In Great Expectations, why does Pip want to be a gentleman? Why does he feel ashamed around Joe?

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Pip wants to be a gentleman so he can be worthy of the beautiful but haughty Estella. She and Miss Havisham make Pip acutely aware of his low social status, and he wants to climb up the social ladder in order to win Estella's affections.

Joe embarrasses Pip, particularly when...

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Pip wants to be a gentleman so he can be worthy of the beautiful but haughty Estella. She and Miss Havisham make Pip acutely aware of his low social status, and he wants to climb up the social ladder in order to win Estella's affections.

Joe embarrasses Pip, particularly when Joe comes to the city to visit him, because Joe is not ashamed of his low social status. He is a blacksmith and does not aspire to be any higher than what he is, because he sees nothing wrong with being a working-class man. Pip, being young and foolish, does not realize that Joe is actually a finer character than Estella and her ilk since he is genuine and goodhearted.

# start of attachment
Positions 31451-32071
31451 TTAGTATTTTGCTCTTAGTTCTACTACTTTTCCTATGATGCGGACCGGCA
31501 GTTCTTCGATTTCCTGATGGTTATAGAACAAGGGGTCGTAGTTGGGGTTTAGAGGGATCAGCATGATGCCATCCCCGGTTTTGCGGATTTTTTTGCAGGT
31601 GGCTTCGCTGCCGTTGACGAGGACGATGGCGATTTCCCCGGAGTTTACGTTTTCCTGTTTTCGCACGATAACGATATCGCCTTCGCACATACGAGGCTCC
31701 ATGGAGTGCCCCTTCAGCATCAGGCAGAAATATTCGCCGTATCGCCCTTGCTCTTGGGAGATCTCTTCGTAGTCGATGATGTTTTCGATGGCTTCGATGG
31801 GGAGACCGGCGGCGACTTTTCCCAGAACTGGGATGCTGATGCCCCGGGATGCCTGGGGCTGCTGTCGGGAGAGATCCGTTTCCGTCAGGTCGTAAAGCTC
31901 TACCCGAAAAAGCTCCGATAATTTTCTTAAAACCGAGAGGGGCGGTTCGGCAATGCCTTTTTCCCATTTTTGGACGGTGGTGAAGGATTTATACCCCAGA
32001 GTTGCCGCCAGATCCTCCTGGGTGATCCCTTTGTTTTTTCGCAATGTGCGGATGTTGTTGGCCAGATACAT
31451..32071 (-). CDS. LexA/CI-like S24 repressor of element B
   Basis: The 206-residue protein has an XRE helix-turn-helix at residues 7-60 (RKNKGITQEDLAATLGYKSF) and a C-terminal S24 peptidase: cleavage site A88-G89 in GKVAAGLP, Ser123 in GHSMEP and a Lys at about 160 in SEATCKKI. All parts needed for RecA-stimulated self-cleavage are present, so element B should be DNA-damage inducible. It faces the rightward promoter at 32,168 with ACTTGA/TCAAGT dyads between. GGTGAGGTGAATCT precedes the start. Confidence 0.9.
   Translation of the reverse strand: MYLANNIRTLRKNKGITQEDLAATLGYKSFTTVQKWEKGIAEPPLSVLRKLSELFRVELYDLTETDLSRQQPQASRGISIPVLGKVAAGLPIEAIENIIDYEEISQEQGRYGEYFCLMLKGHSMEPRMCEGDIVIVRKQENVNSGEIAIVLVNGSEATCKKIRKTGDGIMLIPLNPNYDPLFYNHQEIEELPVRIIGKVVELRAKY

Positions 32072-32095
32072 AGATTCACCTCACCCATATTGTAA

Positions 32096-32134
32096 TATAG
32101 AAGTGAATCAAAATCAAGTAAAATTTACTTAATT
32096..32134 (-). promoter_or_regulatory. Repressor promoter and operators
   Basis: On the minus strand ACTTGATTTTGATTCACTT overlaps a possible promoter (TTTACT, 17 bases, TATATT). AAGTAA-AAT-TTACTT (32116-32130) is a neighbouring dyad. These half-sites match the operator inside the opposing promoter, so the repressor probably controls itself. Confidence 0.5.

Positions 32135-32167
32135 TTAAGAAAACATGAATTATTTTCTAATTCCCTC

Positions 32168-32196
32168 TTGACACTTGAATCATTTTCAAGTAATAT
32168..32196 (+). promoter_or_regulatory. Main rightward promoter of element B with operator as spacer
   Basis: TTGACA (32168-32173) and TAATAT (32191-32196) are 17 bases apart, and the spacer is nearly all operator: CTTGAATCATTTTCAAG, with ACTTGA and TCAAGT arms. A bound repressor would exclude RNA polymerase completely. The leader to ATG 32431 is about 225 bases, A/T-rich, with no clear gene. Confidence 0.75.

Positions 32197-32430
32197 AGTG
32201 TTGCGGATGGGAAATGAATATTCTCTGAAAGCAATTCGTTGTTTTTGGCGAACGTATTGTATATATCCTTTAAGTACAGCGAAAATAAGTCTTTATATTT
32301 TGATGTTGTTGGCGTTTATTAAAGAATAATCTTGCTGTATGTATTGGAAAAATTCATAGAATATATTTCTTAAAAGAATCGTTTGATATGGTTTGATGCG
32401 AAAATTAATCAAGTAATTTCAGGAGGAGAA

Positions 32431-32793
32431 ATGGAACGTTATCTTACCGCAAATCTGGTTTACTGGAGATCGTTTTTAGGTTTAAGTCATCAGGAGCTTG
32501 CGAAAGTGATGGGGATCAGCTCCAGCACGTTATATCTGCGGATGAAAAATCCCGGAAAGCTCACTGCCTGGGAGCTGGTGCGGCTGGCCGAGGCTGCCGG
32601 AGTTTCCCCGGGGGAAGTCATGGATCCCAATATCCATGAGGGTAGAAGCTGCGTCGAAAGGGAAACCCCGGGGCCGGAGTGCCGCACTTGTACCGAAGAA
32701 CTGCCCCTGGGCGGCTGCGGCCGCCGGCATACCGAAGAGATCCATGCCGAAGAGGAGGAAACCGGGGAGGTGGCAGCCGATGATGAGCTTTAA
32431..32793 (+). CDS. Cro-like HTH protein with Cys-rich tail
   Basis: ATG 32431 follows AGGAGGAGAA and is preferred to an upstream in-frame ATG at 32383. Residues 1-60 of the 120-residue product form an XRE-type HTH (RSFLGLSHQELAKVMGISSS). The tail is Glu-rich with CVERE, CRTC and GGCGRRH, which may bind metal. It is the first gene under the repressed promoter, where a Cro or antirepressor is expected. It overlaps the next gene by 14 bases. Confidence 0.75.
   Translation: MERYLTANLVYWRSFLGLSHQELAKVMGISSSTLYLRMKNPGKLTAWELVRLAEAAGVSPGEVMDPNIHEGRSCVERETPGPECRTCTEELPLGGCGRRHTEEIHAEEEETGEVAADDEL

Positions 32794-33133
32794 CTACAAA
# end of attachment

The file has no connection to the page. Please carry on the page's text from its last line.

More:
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Pip wants to be a gentleman because he wants to impress Estella.  Pip has fallen in love with Estella and she thinks of him  "Why he is a common labouring-boy!"  Estella plays with Pip but looks down on him.  When Pip is given the chance to become a gentleman, he embraces the process. 

Pip is ashamed of Joe because he is a common working man, a blacksmith.  He is not educated, but he is a good judge of character.  Joe is a kind man, he helps Pip as much as he can with Pip's sister, his wife.  But when Joe comes to London, Pip is uncomfortable to have him in his environment.  Joe's commonness is very obvious and it makes him refer to Pip as Sir. Which makes Pip even more uncomfortable.

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